The title of this one, provided by netgalley, is a bit misleading, but the subtitle is not. This is an absolutely fascinating study in sexual etiquette, power, society and, well, so much else, that it's almost too much to take in.

If you picked this one up hoping for a lascivious bit of smut-tastic "history" with lots of juicy anecdotes, then you'll probably be disappointed. This really is a serious, but accessible, study in all things sexual, and how we evolved from medieval attitudes towards mo
This book caught my eye when Nick Stibbs read and commented on it. I bought it and about 30 pages into it, asked myself, “Hey why are you reading yet another book on human sexuality? Is it really going to offer up a new idea? Come on now!’ I spent most of my time in graduate school researching and reading on this topic and recently books of this nature have helped me get to sleep at night! However, Mr. Dabhoiwala surprised me! About midway through the book he began to present new analyses regard ...more
Nick Stibbs
This book, which has an academic flavour, takes a journey through the 17th, 18th and 19th century, exploring how Enlightenment thinkers tussled with Puritan reformers, to etch out the sexual mores of post-Reformation England. Whilst we might think the battle was won by those on the more libertarian end of the spectrum, we can observe echoes of anti-prostitution campaigns in such contemporary movements such as Stop the Traffik, which share much of the fervour initiated by liberal Christian reform ...more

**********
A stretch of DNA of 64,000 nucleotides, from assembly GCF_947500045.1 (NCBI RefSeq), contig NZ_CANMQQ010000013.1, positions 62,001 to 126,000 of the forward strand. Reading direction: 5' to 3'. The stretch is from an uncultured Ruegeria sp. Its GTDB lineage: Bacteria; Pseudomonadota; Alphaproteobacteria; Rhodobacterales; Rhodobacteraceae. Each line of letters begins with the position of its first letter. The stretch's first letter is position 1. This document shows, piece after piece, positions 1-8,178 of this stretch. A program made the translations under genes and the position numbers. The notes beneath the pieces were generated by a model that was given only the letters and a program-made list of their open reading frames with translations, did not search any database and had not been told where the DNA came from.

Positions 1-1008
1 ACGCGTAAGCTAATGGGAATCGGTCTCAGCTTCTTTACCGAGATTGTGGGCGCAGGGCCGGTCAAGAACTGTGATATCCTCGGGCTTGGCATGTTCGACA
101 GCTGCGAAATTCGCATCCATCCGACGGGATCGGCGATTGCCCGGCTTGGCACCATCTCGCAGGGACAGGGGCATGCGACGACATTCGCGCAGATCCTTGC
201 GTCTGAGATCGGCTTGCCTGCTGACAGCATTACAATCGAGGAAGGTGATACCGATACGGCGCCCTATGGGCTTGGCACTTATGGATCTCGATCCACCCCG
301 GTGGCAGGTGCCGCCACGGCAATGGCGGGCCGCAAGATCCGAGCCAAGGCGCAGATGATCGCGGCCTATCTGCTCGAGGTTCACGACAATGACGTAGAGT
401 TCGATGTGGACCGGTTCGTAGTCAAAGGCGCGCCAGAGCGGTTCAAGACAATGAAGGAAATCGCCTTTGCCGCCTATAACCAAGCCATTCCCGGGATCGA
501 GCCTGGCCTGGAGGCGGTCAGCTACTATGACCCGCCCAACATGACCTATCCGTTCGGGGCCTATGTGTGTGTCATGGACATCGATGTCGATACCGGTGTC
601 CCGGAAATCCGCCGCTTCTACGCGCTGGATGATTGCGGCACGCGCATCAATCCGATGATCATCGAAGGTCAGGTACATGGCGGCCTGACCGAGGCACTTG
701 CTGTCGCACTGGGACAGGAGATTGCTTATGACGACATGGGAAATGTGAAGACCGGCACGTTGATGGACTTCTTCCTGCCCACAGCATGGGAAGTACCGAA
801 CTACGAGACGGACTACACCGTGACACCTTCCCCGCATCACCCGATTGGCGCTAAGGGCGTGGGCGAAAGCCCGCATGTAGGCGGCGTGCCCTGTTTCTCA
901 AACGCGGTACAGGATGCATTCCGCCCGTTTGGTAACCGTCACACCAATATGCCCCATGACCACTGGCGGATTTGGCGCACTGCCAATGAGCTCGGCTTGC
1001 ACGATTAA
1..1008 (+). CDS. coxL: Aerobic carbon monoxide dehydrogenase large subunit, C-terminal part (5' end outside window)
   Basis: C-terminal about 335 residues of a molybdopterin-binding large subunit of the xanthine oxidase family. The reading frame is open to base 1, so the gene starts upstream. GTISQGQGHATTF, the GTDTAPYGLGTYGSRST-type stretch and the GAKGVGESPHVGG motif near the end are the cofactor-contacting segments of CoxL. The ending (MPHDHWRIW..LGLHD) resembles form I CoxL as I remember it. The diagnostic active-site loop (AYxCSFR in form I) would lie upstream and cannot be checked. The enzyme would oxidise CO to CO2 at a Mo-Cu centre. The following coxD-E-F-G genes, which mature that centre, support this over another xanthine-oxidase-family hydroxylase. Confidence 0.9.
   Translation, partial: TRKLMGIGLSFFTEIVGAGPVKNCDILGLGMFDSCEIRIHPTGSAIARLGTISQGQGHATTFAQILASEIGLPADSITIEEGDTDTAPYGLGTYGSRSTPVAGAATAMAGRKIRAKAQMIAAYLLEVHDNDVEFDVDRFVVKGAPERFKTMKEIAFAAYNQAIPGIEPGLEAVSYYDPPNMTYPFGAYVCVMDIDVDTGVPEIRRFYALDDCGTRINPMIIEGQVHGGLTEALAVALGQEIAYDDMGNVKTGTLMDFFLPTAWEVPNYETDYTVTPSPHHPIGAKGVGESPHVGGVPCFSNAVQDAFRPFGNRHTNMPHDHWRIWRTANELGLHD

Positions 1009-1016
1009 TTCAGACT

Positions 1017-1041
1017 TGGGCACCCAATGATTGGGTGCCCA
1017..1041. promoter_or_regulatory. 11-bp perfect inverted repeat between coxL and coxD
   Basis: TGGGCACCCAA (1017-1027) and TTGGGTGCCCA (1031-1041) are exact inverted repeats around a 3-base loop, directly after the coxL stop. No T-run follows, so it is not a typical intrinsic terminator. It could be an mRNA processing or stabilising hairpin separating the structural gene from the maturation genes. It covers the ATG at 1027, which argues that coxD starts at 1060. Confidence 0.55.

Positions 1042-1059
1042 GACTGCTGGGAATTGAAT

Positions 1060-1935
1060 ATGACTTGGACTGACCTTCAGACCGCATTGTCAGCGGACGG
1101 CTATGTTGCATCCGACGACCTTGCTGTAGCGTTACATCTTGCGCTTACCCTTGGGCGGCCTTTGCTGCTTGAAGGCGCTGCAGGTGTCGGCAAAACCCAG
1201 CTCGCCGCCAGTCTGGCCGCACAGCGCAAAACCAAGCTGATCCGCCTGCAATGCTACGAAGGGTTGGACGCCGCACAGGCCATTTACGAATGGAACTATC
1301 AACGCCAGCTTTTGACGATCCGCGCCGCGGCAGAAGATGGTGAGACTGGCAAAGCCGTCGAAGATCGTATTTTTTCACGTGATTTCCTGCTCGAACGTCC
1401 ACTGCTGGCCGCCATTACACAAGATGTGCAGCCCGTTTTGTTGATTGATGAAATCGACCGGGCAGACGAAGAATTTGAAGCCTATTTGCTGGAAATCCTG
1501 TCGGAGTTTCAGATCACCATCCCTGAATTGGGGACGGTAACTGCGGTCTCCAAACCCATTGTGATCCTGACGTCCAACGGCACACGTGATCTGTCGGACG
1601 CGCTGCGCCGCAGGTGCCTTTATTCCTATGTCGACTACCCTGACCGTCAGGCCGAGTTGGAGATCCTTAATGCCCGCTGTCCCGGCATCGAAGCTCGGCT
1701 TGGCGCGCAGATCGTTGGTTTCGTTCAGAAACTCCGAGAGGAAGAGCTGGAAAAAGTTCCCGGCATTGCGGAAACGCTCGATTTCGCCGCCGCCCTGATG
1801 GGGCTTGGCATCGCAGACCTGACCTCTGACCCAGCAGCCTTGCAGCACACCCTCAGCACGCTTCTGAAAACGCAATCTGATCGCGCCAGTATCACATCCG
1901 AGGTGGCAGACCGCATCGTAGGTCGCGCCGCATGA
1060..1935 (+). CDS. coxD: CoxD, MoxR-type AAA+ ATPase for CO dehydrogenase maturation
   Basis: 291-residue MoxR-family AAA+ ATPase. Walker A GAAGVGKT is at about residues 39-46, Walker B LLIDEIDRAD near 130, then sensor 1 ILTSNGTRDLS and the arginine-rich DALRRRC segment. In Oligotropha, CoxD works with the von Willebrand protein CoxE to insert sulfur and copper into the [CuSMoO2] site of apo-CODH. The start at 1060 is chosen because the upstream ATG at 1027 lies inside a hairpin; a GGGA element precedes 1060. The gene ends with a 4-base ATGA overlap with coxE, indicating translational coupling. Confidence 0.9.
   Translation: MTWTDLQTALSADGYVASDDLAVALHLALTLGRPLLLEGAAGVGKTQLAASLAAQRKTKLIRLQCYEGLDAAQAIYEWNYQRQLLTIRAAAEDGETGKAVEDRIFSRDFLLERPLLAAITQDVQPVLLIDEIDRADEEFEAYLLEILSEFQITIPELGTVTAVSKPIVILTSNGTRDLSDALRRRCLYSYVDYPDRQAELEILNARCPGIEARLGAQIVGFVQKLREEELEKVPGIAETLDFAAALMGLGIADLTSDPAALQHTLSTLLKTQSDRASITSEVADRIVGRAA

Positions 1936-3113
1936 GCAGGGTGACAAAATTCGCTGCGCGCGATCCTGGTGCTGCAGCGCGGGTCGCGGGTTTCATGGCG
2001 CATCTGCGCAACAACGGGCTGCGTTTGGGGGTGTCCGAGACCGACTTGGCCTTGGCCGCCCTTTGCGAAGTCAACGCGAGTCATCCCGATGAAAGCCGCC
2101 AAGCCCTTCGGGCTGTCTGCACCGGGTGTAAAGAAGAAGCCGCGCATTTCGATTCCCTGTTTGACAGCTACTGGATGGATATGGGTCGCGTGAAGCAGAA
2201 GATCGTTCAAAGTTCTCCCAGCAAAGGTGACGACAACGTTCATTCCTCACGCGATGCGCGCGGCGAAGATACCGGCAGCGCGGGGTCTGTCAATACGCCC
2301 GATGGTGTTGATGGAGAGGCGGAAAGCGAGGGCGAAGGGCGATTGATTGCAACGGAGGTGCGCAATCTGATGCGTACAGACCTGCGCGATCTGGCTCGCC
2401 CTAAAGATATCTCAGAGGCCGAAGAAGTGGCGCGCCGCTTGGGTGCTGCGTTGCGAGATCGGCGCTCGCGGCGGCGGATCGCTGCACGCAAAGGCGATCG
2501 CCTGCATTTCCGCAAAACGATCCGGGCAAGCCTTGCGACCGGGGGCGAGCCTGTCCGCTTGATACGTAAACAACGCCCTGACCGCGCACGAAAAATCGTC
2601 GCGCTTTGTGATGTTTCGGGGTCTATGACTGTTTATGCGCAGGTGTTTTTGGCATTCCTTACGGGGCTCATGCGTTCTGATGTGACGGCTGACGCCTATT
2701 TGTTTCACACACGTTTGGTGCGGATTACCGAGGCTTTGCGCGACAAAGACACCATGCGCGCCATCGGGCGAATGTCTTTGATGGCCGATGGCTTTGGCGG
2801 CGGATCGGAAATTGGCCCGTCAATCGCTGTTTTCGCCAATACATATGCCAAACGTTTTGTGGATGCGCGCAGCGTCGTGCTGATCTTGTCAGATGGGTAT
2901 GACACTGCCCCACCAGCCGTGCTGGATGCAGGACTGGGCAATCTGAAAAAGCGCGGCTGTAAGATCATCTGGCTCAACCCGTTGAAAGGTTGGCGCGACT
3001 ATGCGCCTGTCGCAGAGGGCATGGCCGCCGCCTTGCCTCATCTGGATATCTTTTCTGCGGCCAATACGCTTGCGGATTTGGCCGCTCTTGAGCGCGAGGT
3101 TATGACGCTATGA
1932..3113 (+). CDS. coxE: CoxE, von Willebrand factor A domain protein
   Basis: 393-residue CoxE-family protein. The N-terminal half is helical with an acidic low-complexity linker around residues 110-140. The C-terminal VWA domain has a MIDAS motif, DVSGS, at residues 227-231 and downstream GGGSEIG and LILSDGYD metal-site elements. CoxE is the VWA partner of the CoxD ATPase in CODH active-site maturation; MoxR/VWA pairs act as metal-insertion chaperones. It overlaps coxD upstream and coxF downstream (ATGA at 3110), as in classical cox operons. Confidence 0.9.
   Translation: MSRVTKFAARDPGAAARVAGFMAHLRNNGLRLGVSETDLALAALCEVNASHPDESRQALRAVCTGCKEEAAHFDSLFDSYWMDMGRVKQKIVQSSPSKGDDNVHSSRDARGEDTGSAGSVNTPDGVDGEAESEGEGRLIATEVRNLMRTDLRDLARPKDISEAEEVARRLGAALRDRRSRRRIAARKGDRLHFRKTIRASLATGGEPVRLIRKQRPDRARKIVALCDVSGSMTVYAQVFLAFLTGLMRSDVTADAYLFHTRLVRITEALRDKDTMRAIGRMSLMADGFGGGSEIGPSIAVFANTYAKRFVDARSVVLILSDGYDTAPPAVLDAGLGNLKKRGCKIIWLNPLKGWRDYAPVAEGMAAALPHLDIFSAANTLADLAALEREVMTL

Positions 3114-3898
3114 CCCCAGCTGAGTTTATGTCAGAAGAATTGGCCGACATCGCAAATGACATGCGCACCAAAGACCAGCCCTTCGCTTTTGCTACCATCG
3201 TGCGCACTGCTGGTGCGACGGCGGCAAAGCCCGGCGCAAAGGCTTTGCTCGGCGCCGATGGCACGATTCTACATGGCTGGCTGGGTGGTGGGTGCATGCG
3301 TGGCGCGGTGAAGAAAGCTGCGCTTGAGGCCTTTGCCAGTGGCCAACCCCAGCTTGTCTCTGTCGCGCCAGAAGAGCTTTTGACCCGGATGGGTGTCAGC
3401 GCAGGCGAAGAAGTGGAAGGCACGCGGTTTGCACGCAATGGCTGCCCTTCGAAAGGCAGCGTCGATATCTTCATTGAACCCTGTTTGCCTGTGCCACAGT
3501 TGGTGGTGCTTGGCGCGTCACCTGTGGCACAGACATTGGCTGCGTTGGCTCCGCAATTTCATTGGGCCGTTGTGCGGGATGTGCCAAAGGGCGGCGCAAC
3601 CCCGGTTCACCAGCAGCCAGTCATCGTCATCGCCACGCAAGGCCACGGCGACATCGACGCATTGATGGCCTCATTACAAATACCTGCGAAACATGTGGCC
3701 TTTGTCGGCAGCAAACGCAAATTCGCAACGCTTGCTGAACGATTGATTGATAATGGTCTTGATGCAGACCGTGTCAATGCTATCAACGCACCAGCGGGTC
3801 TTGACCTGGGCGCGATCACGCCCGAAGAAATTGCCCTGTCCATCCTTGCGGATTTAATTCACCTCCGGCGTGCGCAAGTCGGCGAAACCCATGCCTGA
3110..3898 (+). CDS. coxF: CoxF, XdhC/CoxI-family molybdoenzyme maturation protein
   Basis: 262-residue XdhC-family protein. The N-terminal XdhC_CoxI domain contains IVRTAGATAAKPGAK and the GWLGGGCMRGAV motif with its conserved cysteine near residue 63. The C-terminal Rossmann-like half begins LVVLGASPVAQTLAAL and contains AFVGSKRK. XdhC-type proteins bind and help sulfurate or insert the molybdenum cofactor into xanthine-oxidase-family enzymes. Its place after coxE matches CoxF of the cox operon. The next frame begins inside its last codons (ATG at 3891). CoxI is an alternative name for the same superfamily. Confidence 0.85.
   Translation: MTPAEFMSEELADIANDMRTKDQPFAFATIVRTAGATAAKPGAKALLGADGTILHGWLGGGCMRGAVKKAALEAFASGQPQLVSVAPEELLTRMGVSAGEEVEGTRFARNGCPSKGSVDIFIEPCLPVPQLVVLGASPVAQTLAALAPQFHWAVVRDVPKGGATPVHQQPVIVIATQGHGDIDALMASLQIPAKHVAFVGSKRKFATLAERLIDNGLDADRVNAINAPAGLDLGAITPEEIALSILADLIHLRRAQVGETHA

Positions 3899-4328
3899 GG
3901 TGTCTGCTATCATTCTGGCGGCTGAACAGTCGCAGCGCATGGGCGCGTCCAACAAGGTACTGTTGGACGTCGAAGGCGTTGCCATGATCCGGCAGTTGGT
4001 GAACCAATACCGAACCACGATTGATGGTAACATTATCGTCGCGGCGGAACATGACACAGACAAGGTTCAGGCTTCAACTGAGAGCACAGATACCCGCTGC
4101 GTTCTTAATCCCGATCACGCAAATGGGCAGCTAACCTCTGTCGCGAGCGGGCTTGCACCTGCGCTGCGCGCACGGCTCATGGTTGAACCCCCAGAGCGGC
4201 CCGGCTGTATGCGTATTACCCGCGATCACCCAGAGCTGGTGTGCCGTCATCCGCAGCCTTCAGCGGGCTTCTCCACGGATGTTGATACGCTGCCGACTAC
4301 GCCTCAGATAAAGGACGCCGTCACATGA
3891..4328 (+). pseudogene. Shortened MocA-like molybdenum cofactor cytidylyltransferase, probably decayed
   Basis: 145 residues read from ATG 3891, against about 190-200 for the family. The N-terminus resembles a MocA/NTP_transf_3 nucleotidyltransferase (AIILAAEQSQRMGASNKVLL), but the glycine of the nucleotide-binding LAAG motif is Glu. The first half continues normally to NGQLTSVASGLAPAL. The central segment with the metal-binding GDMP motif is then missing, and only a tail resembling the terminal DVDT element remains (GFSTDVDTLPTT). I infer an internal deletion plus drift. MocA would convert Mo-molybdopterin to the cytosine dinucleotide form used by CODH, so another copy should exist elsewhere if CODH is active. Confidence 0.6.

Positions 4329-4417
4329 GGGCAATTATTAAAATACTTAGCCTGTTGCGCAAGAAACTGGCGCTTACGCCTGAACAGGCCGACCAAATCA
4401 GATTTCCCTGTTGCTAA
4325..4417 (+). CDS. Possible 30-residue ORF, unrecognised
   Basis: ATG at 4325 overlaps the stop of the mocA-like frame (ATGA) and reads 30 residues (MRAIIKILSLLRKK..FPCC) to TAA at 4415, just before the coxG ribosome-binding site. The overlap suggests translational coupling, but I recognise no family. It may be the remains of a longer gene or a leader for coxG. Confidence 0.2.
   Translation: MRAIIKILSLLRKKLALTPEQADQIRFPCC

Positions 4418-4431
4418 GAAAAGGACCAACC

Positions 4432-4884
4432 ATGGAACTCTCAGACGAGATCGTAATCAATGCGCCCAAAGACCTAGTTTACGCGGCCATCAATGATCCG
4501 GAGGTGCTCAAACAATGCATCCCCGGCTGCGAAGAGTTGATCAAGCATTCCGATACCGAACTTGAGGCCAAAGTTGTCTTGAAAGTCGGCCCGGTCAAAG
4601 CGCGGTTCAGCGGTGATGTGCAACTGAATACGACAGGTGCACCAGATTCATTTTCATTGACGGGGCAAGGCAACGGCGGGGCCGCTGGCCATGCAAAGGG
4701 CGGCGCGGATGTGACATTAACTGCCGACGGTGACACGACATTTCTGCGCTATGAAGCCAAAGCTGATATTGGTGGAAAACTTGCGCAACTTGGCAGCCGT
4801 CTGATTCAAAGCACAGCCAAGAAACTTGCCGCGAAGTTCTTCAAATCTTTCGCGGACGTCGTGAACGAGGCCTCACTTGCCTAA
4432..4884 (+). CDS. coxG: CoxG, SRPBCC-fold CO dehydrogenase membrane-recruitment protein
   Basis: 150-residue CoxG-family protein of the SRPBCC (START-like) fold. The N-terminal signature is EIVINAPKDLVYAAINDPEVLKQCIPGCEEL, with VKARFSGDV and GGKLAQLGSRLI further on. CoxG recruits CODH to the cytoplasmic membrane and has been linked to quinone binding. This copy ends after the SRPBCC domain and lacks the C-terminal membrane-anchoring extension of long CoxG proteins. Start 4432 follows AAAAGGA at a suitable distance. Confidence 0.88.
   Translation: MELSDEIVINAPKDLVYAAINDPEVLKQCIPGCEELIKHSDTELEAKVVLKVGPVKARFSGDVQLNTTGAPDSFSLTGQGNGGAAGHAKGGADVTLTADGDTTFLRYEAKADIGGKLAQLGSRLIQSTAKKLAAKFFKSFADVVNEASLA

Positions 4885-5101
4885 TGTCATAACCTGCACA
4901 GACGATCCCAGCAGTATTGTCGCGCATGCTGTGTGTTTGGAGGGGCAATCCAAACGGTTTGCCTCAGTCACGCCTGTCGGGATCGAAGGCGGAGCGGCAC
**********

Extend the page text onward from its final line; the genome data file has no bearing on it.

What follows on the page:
Oliver Brackenbury
A thorough text, this is both a strength and a weakness. About a third in I felt compelled to put it down for several weeks as there was a frustrating habit to repeat/reinforce information past the point of necessity, making reading a bit of a slog at times.

And yet, when I came back to the book I appreciated the level of detail as it helped me draw the intended lines between The Enlightenment and today, as well as adding color. So who knows, this could have just been an issue of mood on my part.
Lynne King
An excellent book. I cannot possibly write such an excellent review as Warwick did.

See link:

and go and buy the book!
Very interesting history of how Western/English speaking parts of the world's attitudes have changed towards sex during the Enlightenment. It was a very packed history book that took a while for me to finish, because there was so much to uncover.